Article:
Yes, the action was driven by algorithms. That's a given in 2019, and has been for years now. There was a difference though. Often, as traders when we don't like the action, we can blame keyword readers or momentum runners, and to be frank, we are often spot on when we say those things. We can not go there at times like this however. When the S&P 500 and the Nasdaq Composite both surrender their 50 day SMAs on the same day, and trading volume finishes above it's own 50 day SMA for both for a fourth consecutive day, there is no way to sugarcoat the action. Funds have been liquidating equity positions. The uptrend that technicians would have confirmed as late as last Wednesday, or even Thursday around mid-day, is now clearly a market in correction.
The Beat Goes On
For now, the PBOC has stabilized the yuan versus the US dollar by signalling that it would sell yuan denominated bills in Hong Kong. This has allowed European equities to open close to unchanged, and permitted U.S. domestic equity futures to trade in the green. Yields further out on the U.S. yield curve are off of their lows. Make no mistake. The game at hand is still afoot. (See what I did there.)
Overnight, the U.S. Treasury Department labeled China a currency manipulator in response to the Chinese central bank permitting Monday's collapse in the yuan (along with China suspending all purchases of U.S. agriculture) that came in response to President Trump's threat to impose tariffs upon all remaining Chinese imports that came in response to China having reneged on agreement already made. It goes on. This is how gang wars happen. Both sides repeatedly respond.
Tuesday morning... more news. Apparently China will "not stand idly by" should the U.S. move ahead with the possible deployment of intermediate-range missiles in allied territory across the Asia-Pacific or Indo-Pacific regions. Now that the U.S. has withdrawn from the arms control treaty first agreed to by President Reagan and Soviet Premier Mikhail Gorbachev in 1987, due to Russia's non-compliance, all is back on the table, and this is no game. We know that long-time Sarge fave Lockheed Martin (LMT) , according to Defense One, is building a new facility in Alabama just to accommodate demand for its Joint Command Air to Surface Standoff Missile. In fact, you may have noticed, not only Lockheed Martin, but Northrop Grumman (NOC) , General Dynamics (GD) , and Mercury Systems (MRCY) all more or less hang on to their respective 50 day lines. Not every defense contractor is outperforming the broader market, but a select few that either produce these kinds of missiles or sell military hardware to U.S. allies certainly are.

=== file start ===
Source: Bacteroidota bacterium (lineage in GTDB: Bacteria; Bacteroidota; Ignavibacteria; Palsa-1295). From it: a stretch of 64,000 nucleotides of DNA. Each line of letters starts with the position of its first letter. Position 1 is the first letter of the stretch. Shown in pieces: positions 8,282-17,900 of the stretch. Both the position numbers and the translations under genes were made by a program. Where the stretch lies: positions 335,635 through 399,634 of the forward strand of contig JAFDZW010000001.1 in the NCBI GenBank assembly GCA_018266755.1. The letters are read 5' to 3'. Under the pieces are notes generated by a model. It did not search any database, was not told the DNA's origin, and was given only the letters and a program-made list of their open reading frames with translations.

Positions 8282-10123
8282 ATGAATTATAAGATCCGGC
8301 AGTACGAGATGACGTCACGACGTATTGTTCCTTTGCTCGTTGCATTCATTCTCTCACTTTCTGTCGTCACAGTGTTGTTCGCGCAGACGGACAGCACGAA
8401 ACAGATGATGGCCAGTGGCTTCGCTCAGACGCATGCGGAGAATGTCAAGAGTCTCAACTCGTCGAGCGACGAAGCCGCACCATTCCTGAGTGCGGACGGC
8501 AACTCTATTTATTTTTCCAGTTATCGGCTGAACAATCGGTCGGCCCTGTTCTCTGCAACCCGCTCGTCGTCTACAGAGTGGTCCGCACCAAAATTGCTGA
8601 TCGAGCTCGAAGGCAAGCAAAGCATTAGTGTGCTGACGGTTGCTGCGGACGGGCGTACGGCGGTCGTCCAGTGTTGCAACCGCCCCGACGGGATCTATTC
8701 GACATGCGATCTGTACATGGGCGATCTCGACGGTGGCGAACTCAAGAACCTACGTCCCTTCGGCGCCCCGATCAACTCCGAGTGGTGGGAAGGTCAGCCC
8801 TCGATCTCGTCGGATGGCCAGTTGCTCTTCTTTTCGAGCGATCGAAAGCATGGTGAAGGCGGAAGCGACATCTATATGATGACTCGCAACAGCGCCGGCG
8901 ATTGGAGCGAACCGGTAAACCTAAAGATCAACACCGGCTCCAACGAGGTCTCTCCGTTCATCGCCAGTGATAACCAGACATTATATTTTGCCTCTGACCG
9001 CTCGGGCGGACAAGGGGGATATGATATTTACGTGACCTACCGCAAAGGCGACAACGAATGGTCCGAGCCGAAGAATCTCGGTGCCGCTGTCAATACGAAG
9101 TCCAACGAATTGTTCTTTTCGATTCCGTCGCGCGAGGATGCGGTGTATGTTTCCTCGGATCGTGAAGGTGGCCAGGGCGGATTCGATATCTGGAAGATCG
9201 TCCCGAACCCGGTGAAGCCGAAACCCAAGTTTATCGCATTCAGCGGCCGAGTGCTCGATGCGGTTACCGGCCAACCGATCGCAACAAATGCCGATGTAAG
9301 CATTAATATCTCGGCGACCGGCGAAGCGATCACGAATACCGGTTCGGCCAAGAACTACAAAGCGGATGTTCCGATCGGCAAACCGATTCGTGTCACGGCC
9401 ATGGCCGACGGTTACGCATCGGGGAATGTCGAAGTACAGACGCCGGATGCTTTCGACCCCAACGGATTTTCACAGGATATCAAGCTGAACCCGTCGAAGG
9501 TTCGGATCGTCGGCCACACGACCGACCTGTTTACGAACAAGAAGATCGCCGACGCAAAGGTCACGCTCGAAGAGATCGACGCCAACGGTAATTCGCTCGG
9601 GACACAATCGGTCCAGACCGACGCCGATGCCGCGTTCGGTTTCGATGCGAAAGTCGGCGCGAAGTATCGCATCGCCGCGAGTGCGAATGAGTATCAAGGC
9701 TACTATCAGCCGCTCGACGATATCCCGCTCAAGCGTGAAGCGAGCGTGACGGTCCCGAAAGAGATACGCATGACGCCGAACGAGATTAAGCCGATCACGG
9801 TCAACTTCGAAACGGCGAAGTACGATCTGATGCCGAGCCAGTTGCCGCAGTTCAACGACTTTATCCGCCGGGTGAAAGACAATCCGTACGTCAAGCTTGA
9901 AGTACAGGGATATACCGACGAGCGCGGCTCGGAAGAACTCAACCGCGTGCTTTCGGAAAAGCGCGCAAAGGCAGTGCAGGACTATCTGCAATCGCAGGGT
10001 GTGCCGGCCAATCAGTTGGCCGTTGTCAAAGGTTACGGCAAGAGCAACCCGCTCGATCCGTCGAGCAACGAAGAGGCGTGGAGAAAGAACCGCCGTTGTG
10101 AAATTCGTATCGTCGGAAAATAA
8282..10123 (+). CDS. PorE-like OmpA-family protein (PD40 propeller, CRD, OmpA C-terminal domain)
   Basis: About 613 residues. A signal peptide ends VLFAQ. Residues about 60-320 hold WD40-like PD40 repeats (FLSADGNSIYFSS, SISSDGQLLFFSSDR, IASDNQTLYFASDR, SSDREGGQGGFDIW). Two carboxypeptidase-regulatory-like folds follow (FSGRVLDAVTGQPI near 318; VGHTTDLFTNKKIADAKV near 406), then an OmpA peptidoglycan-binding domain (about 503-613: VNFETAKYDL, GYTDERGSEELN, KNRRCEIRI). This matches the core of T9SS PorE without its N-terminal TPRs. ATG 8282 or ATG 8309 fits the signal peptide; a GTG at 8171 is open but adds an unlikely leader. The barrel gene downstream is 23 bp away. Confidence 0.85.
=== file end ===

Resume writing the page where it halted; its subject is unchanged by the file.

Understanding Panic Points
Many smart (and not so smart) folks publicly analyze equities. Many place target prices on the equities they analyze. I am the only one I know of that also publishes what I call "panic points." Often, I receive questions on just what this means. Gladly, I'll tell you. A panic point, just like a target price is adjustable. In my world because I really trade/invest my money, I can't just say I "like" a name (like half the crowd you'll hear from on TV today). I really have to buy it and/or sell it in order to make money.
As part of my mission statement (All accounts must have a mission statement. That was one of the first rules I taught when I came to Real Money), I will never willingly take more than an 8% loss on any position. Now, a panic point is anything but a panicked sale, it's a plan that works in conjunction within a set of pre-defined disciplines that prevent disaster. (When it's your money, and there is no base salary, preventing disaster becomes very important.) I promise myself that I will never take a hit of greater than 8% unless it happens due to an overnight gap. At that point, the issue becomes an exercise in risk management, an area that I consider a personal strength.
Panic points can be moved, and are not always meant to provoke a complete withdrawal from a name. They are always meant to provoke the taking of action. By moving panic points higher as stocks move higher, partial profits are taken as stocks move lower. This creates cash that can be redeployed should the investor decide to reengage. Even if the reentry is poorly timed, that investor has still extracted capital that would have otherwise been lost from the position. Got it? The 8% rule is also adjustable for both low-priced stocks, as well as highly volatile names. but there still has to be a stated panic point.